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Old Man of the Mountain fell on May 3, 2003. What now?

Old Man of the Mountain fell on May 3, 2003. What now?
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Old Man of the Mountain Quilt
Photo/Art by Dennis Clouse
Old Man of the Mountain Quilt

Read more: Caretaker to the Old Man of the Mountain

We can assume that it came down with a crash on May 3, 2003, though in truth we don’t know. Some kids camping nearby heard something that might have been the collapse, but it’s impossible to be certain, because, in what is likely its only act of irony, the Old Man of the Mountain–that New Hampshire icon that millions gawked at during its long life–departed this world without a single witness.

A storm was rolling through Franconia Notch in the early hours of May 3, 2003. The churning clouds scraped low along the valley walls, obscuring the Old Man’s perch on Cannon Mountain. Although it’s tempting to say that Old Stone Face chose a rare moment of privacy to die in dignity, really the storm just brought one raindrop too many.

The five granite ledges that made up the Old Man had always held only a tenuous grasp on the mountainside. Forty feet tall and weighing five tons, the massive structure remained jutting out from the cliff only because, by some miracle of stacking, its center of gravity lay within the meager two feet where the lowest slab (the “chin”) rested on solid ground. But through centuries of erosion, that invisible line had inched closer and closer to the abyss until, finally, the Old Man slipped off.

The clouds soon passed, and the sun rose over the bucolic alpine playground of Franconia Notch State Park. A trail crew of two rangers, Amy Seers and Cynthia Savoy, were the first people to realize what had happened. They rushed back to headquarters and sprang the news on their skeptical boss, Bill O’Connor. “My biggest fear was that someone had gotten hurt,” he recalls. “They told me that the Old Man had fallen down and I said, ‘Huh, I’ve heard that one before.'”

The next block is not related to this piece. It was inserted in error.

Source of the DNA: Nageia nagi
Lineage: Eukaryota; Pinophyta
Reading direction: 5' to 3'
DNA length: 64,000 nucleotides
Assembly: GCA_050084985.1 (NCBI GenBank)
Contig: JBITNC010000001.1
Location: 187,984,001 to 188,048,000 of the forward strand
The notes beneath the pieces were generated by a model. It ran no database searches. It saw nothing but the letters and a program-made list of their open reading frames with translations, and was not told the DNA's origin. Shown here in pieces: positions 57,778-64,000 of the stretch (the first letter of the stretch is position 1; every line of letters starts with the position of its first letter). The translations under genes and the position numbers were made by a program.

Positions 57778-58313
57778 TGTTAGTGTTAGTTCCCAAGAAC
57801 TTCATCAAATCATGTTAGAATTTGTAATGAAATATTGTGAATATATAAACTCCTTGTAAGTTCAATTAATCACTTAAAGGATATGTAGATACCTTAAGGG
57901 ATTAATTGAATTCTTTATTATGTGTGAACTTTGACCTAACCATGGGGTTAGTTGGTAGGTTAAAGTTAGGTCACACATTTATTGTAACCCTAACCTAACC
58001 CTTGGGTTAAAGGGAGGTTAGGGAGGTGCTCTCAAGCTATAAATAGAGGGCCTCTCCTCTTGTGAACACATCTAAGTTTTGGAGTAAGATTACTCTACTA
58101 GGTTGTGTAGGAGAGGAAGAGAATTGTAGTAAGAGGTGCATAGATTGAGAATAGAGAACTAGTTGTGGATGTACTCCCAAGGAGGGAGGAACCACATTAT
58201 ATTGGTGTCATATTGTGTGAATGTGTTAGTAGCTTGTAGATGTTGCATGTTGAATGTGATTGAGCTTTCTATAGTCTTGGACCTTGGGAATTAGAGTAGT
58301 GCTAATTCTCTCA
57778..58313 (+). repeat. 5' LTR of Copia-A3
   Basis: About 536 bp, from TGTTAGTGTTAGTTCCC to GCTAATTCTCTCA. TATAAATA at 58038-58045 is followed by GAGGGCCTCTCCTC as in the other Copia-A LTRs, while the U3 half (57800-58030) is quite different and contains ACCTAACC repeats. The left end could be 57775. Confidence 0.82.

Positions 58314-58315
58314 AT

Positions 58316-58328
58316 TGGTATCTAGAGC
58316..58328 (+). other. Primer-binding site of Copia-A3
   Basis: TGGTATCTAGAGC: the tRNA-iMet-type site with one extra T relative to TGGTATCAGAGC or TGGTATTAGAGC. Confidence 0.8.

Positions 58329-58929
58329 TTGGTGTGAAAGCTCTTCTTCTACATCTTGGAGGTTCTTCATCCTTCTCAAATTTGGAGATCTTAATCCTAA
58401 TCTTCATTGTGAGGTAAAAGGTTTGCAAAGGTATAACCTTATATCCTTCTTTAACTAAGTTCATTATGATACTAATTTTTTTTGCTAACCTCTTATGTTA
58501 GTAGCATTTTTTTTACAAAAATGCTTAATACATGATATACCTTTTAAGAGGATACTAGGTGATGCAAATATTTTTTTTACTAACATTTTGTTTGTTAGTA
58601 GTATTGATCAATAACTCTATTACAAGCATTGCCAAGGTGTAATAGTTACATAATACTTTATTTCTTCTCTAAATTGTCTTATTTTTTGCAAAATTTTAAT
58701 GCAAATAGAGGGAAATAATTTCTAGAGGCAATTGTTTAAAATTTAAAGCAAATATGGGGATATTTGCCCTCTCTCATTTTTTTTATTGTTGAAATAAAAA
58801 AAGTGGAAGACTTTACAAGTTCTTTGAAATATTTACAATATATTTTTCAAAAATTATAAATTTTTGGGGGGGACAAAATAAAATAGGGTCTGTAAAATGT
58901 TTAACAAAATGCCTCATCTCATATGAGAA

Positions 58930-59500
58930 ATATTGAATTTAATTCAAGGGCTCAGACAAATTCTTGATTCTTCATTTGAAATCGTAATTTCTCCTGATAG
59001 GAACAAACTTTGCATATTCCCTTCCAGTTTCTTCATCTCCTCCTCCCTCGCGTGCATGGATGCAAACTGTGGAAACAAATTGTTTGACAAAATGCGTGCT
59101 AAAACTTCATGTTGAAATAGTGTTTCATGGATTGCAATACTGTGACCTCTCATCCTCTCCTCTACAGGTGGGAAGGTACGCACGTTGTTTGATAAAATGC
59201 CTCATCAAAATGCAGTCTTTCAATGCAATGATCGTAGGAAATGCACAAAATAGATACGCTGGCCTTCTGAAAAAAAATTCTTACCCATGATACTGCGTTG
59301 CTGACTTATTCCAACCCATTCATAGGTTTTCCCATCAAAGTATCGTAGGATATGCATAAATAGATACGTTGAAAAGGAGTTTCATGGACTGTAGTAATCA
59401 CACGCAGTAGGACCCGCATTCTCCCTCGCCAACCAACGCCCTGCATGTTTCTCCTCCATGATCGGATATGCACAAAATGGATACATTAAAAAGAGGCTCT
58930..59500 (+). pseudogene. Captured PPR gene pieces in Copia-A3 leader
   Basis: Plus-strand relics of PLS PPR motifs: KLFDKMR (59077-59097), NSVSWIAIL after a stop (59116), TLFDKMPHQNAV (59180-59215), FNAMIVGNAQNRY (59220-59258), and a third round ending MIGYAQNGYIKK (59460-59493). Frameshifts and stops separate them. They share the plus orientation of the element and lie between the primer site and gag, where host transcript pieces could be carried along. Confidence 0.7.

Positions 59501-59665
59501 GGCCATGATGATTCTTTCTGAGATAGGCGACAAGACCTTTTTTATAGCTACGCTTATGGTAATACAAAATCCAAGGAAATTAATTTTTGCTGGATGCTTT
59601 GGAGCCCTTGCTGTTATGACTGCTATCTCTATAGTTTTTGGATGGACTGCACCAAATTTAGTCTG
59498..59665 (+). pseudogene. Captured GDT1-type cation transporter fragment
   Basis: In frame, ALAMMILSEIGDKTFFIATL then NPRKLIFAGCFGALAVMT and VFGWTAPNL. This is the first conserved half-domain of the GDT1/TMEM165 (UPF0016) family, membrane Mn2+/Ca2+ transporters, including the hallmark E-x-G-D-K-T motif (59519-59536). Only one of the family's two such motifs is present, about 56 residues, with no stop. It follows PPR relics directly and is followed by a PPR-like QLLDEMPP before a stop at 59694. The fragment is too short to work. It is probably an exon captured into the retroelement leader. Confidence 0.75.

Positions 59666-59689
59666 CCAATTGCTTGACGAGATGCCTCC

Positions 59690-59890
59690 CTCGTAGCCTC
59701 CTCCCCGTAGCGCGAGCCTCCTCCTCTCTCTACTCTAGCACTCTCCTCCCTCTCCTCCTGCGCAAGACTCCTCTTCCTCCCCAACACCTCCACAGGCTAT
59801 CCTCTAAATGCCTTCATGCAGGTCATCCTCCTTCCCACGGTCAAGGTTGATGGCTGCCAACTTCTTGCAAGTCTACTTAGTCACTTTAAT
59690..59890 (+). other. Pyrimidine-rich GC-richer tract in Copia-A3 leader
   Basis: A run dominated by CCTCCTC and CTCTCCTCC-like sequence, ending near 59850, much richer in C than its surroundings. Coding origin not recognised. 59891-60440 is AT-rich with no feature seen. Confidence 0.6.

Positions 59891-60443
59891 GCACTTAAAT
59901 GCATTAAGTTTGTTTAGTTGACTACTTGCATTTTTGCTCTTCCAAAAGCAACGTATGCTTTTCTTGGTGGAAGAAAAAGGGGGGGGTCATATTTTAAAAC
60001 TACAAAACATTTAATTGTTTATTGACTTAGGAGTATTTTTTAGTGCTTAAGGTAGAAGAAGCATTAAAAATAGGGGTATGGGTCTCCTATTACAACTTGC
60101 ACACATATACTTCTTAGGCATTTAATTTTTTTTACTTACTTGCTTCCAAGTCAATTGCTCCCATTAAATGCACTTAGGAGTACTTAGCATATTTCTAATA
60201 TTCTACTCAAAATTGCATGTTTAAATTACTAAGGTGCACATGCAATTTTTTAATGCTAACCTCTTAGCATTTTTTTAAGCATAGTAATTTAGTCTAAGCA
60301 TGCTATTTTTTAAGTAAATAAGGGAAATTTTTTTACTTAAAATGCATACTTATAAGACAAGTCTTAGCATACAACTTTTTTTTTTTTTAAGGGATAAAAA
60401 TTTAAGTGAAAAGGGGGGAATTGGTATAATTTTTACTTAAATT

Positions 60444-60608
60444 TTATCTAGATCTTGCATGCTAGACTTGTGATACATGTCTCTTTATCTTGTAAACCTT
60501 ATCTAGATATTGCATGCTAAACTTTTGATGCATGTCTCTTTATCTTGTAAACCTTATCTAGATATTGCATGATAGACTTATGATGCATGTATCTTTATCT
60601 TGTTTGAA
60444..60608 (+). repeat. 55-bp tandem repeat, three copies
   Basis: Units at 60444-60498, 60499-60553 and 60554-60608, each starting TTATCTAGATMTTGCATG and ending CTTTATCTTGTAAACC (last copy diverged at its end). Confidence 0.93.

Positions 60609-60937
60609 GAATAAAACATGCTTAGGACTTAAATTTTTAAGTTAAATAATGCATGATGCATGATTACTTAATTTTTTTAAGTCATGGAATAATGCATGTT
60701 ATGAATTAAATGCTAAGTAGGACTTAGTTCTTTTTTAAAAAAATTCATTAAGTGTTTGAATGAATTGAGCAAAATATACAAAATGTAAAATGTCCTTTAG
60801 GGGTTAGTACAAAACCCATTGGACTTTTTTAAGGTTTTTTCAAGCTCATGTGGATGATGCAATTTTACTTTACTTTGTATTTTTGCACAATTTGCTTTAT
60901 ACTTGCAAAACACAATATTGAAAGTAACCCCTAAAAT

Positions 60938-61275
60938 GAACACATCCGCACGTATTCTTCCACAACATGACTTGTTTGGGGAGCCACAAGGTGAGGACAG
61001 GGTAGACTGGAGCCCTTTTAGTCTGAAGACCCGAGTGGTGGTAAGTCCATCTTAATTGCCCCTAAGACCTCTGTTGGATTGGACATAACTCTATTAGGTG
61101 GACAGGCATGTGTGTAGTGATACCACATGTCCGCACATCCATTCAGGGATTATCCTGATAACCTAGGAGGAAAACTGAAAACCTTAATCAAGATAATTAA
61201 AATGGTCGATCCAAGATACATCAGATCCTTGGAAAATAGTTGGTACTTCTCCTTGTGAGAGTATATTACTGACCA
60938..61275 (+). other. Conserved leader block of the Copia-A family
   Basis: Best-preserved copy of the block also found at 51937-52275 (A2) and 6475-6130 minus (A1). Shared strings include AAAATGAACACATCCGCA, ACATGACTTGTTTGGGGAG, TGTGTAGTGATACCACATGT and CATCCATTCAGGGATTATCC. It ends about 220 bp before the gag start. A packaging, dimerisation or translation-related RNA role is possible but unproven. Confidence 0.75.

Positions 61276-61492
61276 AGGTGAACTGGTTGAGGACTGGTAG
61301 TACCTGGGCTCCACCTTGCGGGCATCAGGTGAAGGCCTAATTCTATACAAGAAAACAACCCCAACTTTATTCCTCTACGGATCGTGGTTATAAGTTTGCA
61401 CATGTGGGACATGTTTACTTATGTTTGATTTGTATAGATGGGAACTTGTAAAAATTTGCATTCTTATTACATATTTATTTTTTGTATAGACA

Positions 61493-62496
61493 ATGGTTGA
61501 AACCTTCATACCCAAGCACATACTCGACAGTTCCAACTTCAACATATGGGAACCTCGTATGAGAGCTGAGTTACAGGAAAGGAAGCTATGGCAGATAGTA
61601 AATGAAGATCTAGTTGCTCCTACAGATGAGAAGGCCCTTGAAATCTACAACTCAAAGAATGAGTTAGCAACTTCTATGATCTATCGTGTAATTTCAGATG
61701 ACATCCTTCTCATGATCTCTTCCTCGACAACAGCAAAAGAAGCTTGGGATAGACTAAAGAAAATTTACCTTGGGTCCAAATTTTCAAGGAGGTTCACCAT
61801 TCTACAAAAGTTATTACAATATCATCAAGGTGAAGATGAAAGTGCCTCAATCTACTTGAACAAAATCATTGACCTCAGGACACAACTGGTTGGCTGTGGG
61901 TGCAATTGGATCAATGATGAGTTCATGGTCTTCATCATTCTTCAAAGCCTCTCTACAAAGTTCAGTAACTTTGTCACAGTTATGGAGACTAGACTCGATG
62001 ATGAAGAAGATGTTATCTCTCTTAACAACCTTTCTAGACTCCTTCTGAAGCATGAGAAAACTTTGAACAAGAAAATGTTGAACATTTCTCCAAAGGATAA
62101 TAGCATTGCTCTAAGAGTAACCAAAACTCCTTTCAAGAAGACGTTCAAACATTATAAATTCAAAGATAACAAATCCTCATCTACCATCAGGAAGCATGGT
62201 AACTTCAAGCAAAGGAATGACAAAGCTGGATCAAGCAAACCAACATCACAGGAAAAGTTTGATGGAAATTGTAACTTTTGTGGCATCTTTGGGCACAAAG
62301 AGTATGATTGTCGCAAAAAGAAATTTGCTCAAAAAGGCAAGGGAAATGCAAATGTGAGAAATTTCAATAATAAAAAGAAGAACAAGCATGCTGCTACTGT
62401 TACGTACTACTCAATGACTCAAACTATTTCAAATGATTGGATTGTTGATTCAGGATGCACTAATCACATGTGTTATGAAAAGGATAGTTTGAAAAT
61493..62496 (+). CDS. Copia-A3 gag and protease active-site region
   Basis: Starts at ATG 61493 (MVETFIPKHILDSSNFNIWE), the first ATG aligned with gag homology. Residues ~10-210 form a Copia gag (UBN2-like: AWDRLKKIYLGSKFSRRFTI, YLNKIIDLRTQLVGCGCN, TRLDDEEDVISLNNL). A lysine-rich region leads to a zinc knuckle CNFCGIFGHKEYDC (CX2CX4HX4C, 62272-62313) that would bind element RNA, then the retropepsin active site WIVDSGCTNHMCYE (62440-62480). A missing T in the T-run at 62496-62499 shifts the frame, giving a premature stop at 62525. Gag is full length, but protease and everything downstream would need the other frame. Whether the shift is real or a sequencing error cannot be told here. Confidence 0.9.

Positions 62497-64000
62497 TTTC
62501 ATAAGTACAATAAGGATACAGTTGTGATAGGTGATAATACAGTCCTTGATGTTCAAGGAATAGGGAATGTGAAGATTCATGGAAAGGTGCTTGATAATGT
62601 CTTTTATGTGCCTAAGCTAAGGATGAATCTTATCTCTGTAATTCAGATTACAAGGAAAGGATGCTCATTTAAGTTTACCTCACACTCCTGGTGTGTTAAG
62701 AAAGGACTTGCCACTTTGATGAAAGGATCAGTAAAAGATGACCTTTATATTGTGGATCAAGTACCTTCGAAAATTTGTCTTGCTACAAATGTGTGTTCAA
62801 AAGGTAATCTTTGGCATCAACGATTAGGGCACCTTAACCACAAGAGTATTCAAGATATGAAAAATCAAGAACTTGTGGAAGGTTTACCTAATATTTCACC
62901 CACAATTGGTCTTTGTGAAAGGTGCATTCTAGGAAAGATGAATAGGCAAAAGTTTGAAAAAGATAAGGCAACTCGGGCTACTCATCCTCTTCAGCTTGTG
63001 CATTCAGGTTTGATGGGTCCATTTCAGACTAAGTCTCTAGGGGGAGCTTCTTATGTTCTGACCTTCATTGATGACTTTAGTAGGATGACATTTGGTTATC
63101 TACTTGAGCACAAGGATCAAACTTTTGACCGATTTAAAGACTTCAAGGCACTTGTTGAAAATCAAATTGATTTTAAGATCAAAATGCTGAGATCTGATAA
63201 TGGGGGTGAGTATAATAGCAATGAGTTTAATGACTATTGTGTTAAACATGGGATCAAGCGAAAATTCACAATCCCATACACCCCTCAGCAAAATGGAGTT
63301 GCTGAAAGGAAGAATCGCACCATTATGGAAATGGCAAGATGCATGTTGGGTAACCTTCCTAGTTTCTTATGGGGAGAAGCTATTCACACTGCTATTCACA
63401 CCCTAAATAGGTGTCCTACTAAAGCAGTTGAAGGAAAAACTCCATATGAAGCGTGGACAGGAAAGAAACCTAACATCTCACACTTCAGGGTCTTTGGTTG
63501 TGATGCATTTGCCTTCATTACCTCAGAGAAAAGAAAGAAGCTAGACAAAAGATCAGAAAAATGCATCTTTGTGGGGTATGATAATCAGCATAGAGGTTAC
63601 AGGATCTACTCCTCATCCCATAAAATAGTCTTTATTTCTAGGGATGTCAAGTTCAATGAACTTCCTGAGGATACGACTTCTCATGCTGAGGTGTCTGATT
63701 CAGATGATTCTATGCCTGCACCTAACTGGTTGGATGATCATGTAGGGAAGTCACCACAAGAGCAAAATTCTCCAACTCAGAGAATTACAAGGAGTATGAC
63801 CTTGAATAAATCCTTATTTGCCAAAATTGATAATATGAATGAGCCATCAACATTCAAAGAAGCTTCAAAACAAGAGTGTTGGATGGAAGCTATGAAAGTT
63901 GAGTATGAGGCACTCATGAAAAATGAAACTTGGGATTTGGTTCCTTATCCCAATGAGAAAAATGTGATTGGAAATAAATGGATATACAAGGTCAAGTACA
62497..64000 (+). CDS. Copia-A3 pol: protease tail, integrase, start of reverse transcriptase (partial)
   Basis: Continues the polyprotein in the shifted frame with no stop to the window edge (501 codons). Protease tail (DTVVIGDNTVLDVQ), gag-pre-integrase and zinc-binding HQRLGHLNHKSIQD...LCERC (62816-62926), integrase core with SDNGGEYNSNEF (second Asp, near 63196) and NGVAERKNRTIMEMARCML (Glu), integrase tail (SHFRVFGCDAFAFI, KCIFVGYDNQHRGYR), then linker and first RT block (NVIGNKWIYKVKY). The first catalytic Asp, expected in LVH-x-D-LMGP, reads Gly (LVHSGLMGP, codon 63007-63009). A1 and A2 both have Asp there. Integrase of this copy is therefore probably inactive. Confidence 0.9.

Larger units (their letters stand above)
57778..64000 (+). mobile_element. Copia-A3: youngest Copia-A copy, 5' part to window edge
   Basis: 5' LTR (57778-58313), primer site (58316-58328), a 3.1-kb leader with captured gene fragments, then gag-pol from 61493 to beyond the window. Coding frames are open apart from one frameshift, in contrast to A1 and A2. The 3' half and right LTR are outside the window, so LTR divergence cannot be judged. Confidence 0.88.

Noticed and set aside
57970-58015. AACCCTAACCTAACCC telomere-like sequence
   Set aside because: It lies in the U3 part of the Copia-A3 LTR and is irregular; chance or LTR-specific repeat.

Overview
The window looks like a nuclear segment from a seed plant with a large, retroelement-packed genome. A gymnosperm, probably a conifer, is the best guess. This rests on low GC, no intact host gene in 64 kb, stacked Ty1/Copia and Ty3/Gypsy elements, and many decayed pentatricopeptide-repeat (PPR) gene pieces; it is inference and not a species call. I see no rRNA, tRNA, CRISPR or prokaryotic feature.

There had been enough erroneous claims of the symbol’s collapse that O’Connor made the rangers drive back up there with him. They met up at the Old Man viewing area on the northbound side of I-93. After taking it all in, they pulled out their phones and started dialing.

Although the Old Man was the symbol of the entire state, it belonged to the people of the Notch. To this day they refer to the Old Man as “he,” not “it.” It was a constant companion, a part of the family. As Bill O’Connor put it, “He was like a grandfather.”

So after the rangers’ first frantic phone calls, news of the collapse spread through the community the way news of a death does, each person calling his or her phone tree of friends and family, breaking the news gently over and over again.

One of the first people notified was Dick Hamilton. As president of the White Mountains Attractions tourism group, he’d spent 35 years promoting Franconia Notch and was the Old Man’s de facto head of PR. He arrived within minutes and, like a grieving son, put off his mourning to plan the funeral. He commandeered the viewing area as a press staging ground; then, without any idea of who would pay for it, he ordered a helicopter. The press trucks streaming up I-93 would want a closer look, and he was determined to give the Old Man the viewing it deserved.


Photo/Art by Heath Robbins